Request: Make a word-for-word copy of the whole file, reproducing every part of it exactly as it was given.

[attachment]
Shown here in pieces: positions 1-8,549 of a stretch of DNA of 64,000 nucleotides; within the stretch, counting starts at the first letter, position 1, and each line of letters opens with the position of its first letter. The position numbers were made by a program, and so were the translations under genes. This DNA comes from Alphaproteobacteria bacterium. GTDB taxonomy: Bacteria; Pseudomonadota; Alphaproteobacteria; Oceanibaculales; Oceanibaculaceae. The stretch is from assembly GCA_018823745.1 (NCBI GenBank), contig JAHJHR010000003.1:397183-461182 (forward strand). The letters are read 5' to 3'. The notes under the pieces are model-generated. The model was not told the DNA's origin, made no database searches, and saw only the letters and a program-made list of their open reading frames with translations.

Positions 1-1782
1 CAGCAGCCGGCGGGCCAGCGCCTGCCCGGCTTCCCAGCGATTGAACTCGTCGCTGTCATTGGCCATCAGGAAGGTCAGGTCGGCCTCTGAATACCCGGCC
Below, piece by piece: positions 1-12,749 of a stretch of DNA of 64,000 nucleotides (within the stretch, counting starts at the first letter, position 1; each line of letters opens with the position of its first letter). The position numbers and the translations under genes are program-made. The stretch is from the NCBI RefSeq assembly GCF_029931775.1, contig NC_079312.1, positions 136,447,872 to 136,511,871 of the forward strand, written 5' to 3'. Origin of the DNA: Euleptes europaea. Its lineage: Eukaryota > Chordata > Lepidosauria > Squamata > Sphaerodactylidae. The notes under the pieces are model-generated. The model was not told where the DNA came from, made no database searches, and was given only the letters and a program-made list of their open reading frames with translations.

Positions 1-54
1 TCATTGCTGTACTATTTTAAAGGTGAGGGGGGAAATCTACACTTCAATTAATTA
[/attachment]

Shown here in pieces: positions 1-8,549 of a stretch of DNA of 64,000 nucleotides; within the stretch, counting starts at the first letter, position 1, and each line of letters opens with the position of its first letter. The position numbers were made by a program, and so were the translations under genes. This DNA comes from Alphaproteobacteria bacterium. GTDB taxonomy: Bacteria; Pseudomonadota; Alphaproteobacteria; Oceanibaculales; Oceanibaculaceae. The stretch is from assembly GCA_018823745.1 (NCBI GenBank), contig JAHJHR010000003.1:397183-461182 (forward strand). The letters are read 5' to 3'. The notes under the pieces are model-generated. The model was not told the DNA's origin, made no database searches, and saw only the letters and a program-made list of their open reading frames with translations.

Positions 1-1782
1 CAGCAGCCGGCGGGCCAGCGCCTGCCCGGCTTCCCAGCGATTGAACTCGTCGCTGTCATTGGCCATCAGGAAGGTCAGGTCGGCCTCTGAATACCCGGCC
Below, piece by piece: positions 1-12,749 of a stretch of DNA of 64,000 nucleotides (within the stretch, counting starts at the first letter, position 1; each line of letters opens with the position of its first letter). The position numbers and the translations under genes are program-made. The stretch is from the NCBI RefSeq assembly GCF_029931775.1, contig NC_079312.1, positions 136,447,872 to 136,511,871 of the forward strand, written 5' to 3'. Origin of the DNA: Euleptes europaea. Its lineage: Eukaryota > Chordata > Lepidosauria > Squamata > Sphaerodactylidae. The notes under the pieces are model-generated. The model was not told where the DNA came from, made no database searches, and was given only the letters and a program-made list of their open reading frames with translations.

Positions 1-54
1 TCATTGCTGTACTATTTTAAAGGTGAGGGGGGAAATCTACACTTCAATTAATTA